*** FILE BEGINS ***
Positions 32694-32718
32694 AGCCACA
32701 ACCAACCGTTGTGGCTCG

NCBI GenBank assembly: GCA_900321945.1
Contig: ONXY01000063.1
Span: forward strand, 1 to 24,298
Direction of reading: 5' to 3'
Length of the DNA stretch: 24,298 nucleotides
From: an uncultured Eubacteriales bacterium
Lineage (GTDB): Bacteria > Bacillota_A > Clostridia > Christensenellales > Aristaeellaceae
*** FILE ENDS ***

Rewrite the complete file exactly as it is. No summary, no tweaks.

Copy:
Positions 32694-32718
32694 AGCCACA
32701 ACCAACCGTTGTGGCTCG

NCBI GenBank assembly: GCA_900321945.1
Contig: ONXY01000063.1
Span: forward strand, 1 to 24,298
Direction of reading: 5' to 3'
Length of the DNA stretch: 24,298 nucleotides
From: an uncultured Eubacteriales bacterium
Lineage (GTDB): Bacteria > Bacillota_A > Clostridia > Christensenellales > Aristaeellaceae